Plant pathologist tackles mildew disease problems

By MITCH LIES

Capital Press

CORVALLIS, Ore. -- David Gent felt like he won the lottery five years ago, when he landed a job as a plant pathologist in hops in the Willamette Valley. But it may be hop growers who hit the jackpot.

Gent, a research plant pathologist for the USDA Agricultural Research Service, recently was awarded the agency's prestigious Pacific West Area Early Career Scientist Award.

The Pacific West Area includes 21 research locations in eight Western states.

Gent grew up on a farm in Junction City, Ore. After obtaining his doctorate in plant pathology at Colorado State University he hoped to land a job in Oregon.

Getting a job in his field just miles from where he and his wife, Breanna, grew up was a bonus.

"Getting a good job, where you want to live straight out of school is kind of unheard of," he said.

Gent, who obtained his bachelor's degree in crop and soil science from Oregon State University, has already had an impact on hop production in the Northwest, said Gary Banowetz, research leader for the ARS Corvallis center.

"In five short years, he has really had a lot of impact in learning how these mildew diseases develop and in helping growers plan a science-based and economical approach to controlling them with fungicides," Banowetz said. "He has developed models based on weather and other factors to help growers decide when to spray."

Gent brought a fresh outlook to Northwest hop production that he believes helped him develop new solutions to old problems.

"Not being familiar with the crop was an advantage in some ways," Gent said, "because I was able to look at some problems that have been around a long time and ask questions.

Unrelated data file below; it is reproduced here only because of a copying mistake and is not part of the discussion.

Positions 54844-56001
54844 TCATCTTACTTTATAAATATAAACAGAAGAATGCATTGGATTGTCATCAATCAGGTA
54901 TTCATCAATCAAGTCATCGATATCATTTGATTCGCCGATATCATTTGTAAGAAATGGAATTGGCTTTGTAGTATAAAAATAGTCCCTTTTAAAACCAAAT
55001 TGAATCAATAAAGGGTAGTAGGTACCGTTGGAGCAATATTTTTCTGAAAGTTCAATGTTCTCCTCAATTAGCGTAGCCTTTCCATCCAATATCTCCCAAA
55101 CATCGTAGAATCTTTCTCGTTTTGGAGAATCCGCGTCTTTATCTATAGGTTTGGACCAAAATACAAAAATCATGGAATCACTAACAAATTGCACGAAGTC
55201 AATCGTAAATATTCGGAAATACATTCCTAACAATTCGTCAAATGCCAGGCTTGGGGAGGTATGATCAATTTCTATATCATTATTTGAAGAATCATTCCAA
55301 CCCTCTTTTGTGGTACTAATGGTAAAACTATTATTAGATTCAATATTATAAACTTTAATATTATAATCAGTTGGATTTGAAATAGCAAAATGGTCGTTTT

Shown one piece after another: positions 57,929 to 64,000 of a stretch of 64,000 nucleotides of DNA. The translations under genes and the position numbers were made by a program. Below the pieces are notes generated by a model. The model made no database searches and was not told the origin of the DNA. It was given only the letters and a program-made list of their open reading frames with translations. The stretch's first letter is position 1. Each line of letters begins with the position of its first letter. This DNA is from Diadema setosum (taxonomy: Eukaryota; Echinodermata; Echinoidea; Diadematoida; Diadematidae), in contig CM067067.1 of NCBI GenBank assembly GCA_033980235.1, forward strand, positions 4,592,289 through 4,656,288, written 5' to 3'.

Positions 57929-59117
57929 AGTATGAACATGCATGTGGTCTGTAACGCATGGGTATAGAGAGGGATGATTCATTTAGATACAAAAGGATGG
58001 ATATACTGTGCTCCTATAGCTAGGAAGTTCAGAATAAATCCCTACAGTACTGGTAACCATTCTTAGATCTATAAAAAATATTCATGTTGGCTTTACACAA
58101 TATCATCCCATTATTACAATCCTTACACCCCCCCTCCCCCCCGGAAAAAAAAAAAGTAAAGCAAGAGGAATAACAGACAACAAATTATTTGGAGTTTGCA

"We've kind of re-evaluated some questions that maybe some of the growers thought were solved years ago," he said. "We were able to look at some of their cultural practices and the way they approach disease management in a new way."

Among advances Gent has pushed is a change in the timing of spring pruning. Pruning later in some varieties, particularly Willamettes, can reduce downy mildew pressure and increase yields.

"Simply by delaying their pruning 10 to 14 days, we're seeing in some cases up to 80 percent better disease control without any additional fungicide applications, and typically it involves one less application per season," Gent said.

"We've found that what they do in March can shape the entire epidemic for that season," he said.

Gent has also contributed to the understanding of powdery mildew and how management of that disease has led to flare-ups of spider mites.

"We've been able to sort out that some of the fungicide that the growers are using to control powdery mildew -- specifically sulfur -- can have negative effects on spider mites and biocontrol of spider mites," he said.

Part of optimizing powdery mildew control while minimizing mite flare-ups is knowing when hops are most susceptible to the disease, Gent said.

"What we're seeing is there appears to be a really critical timing for cone infection. If a grower can minimize cone infections during a relatively short window, they can reduce the amount of disease they see at harvest by up to 50 percent in some cases," he said.

Gent also has helped develop disease forecast models based on weather and other factors to help growers time sprays for when cones are most susceptible.

"He was an exceptional undergraduate student, and he has proven to be a great scientist," Banowetz said. "And he works with the industry folks well, too."

Gent said being from the area helps him relate with growers.

"I think I have a good understanding of the issues they are facing and the limitations they have in terms of economics. And I think they appreciate that sort of perspective," Gent said.

"Frankly, I would've taken any job in Oregon probably independent of the pay," he said. "It was kind of like winning the lottery."

Staff writer Mitch Lies is based in Salem. E-mail: mlies@capitalpress.com.

Recommended for you